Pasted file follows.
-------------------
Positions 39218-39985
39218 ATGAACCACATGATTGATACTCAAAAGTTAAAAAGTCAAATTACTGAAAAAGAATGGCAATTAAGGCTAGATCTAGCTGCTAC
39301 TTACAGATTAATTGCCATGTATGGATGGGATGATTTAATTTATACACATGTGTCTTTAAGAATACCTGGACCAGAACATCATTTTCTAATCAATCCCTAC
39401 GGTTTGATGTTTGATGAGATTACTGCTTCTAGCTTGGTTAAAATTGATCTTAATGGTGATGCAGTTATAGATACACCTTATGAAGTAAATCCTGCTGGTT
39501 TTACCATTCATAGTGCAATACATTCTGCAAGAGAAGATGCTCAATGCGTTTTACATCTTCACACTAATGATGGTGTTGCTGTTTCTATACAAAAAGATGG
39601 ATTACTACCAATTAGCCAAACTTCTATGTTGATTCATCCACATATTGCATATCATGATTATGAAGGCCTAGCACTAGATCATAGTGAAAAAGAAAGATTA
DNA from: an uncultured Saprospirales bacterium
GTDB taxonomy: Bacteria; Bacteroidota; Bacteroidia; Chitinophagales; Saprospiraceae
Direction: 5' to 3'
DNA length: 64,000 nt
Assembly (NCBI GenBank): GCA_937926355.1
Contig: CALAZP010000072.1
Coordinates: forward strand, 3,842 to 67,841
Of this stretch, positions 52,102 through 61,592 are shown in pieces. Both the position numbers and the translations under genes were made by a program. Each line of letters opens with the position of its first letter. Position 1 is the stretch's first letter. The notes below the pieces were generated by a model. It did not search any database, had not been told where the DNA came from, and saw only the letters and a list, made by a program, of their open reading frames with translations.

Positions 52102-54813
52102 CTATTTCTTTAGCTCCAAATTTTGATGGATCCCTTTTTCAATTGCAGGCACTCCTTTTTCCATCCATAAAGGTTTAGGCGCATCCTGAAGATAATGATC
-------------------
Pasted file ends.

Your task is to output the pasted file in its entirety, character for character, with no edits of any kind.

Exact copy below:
Positions 39218-39985
39218 ATGAACCACATGATTGATACTCAAAAGTTAAAAAGTCAAATTACTGAAAAAGAATGGCAATTAAGGCTAGATCTAGCTGCTAC
39301 TTACAGATTAATTGCCATGTATGGATGGGATGATTTAATTTATACACATGTGTCTTTAAGAATACCTGGACCAGAACATCATTTTCTAATCAATCCCTAC
39401 GGTTTGATGTTTGATGAGATTACTGCTTCTAGCTTGGTTAAAATTGATCTTAATGGTGATGCAGTTATAGATACACCTTATGAAGTAAATCCTGCTGGTT
39501 TTACCATTCATAGTGCAATACATTCTGCAAGAGAAGATGCTCAATGCGTTTTACATCTTCACACTAATGATGGTGTTGCTGTTTCTATACAAAAAGATGG
39601 ATTACTACCAATTAGCCAAACTTCTATGTTGATTCATCCACATATTGCATATCATGATTATGAAGGCCTAGCACTAGATCATAGTGAAAAAGAAAGATTA
DNA from: an uncultured Saprospirales bacterium
GTDB taxonomy: Bacteria; Bacteroidota; Bacteroidia; Chitinophagales; Saprospiraceae
Direction: 5' to 3'
DNA length: 64,000 nt
Assembly (NCBI GenBank): GCA_937926355.1
Contig: CALAZP010000072.1
Coordinates: forward strand, 3,842 to 67,841
Of this stretch, positions 52,102 through 61,592 are shown in pieces. Both the position numbers and the translations under genes were made by a program. Each line of letters opens with the position of its first letter. Position 1 is the stretch's first letter. The notes below the pieces were generated by a model. It did not search any database, had not been told where the DNA came from, and saw only the letters and a list, made by a program, of their open reading frames with translations.

Positions 52102-54813
52102 CTATTTCTTTAGCTCCAAATTTTGATGGATCCCTTTTTCAATTGCAGGCACTCCTTTTTCCATCCATAAAGGTTTAGGCGCATCCTGAAGATAATGATC